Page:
Air Algerie jetliner that crashed in Mali disintegrated on impact.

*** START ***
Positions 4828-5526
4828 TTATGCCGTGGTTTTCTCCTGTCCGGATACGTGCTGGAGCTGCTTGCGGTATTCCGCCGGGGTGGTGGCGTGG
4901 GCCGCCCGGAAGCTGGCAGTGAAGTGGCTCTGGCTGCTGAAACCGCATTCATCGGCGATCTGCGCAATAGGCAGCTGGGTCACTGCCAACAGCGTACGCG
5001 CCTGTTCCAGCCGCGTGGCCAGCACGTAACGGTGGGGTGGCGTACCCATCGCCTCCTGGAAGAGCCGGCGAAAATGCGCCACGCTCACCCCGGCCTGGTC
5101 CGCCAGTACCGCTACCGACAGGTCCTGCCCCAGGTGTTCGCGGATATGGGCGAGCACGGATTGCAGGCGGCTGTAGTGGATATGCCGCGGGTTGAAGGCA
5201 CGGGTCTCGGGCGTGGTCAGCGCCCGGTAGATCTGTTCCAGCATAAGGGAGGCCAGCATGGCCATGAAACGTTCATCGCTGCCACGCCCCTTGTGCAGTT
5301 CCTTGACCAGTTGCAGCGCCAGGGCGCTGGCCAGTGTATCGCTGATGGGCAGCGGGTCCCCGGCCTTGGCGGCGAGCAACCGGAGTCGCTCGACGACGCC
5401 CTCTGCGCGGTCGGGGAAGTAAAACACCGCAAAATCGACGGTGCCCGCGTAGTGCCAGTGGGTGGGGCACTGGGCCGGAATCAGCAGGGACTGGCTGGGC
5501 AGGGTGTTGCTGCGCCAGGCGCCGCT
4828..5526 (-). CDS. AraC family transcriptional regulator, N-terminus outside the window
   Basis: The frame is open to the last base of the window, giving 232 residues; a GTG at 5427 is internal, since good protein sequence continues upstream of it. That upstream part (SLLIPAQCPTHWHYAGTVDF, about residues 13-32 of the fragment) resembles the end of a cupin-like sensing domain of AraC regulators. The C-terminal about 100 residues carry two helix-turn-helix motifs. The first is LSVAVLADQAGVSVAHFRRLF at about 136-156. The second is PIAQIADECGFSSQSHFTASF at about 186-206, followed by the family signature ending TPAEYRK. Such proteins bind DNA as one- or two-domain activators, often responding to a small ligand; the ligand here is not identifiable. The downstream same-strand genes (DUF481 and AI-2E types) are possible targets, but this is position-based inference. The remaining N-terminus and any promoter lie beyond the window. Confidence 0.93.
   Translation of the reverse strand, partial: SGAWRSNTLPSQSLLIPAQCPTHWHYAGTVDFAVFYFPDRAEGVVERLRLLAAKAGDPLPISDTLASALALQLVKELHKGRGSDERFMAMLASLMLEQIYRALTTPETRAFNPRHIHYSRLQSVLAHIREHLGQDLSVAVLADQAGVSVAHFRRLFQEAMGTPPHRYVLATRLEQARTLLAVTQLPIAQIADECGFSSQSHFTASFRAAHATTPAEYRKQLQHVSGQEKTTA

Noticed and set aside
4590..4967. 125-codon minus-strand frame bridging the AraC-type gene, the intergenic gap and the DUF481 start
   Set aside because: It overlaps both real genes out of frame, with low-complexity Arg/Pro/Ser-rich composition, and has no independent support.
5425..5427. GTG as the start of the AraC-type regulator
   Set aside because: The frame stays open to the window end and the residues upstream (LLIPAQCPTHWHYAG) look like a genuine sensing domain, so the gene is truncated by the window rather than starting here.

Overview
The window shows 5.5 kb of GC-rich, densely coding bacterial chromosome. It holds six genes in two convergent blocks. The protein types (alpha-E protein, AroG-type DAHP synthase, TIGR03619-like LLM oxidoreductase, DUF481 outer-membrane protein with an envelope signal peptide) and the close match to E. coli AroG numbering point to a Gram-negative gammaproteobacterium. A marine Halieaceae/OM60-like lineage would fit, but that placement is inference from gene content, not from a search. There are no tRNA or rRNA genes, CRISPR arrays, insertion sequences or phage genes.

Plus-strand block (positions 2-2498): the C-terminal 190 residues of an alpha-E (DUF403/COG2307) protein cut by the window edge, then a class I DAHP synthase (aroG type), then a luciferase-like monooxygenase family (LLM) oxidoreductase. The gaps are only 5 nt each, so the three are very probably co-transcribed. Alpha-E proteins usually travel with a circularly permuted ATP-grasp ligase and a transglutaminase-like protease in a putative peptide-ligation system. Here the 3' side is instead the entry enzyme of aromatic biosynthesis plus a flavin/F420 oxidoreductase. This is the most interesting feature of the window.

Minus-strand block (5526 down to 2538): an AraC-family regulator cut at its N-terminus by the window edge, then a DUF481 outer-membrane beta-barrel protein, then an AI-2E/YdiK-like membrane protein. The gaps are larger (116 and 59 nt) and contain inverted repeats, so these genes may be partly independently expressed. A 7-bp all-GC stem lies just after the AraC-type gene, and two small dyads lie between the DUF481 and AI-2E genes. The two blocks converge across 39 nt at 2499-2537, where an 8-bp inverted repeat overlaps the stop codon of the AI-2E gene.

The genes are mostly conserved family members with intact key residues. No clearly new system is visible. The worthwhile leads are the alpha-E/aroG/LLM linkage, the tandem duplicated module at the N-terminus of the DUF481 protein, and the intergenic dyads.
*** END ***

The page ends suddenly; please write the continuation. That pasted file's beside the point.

New York (AirGuide Features - Inside Air Travel) Fri, Aug 8, 2014 - The Air Algerie jetliner that crashed in Mali killing 116 people last month disintegrated when it hit the ground, though a "deliberate act" of sabotage can't yet be ruled out, safety experts said today. A dysfunctional cockpit voice recorder is slowing the probe as work continues to establish if stormy weather in the area on the fringes of the Sahara desert was to blame for the tragedy, the BEA, France's air-accident investigator, said today. Analysis of so-called black-boxes from the McDonnell Douglas (BA) MD-83 plane will have to rely on the flight-data recorder in the absence of cockpit recordings, together with radio transmissions, weather reports and physical evidence. The civil aviation bureau in Mali, a former French colony, has turned to the BEA for assistance following the July 24 crash in which 110 passengers died, 50 of them French citizens. While investigators haven't ruled out foul play, the plane veered from its planned path as if to avoid storms known to be present and descended rapidly, falling 1,600 feet in its last second before shattering as it hit the ground. An initial report on findings will be published in mid-September. "The impact was extremely violent," Remi Jouty, director of the BEA or Bureau d'Enquetes et d'Analyses, said in a press briefing at Le Bourget outside Paris. The jet's last recorded speed was 740 kilometers an hour (460 miles per hour), he said. Maintenance Question Investigators will also examine why the cockpit voice-recorder failed and what kind of maintenance was performed on the black boxes before the flight. The data recorder should still provide information across dozens of parameters including the plane's position and altitude, engine performance, flap settings and how the autopilot was set up. Shortly after the accident, French...

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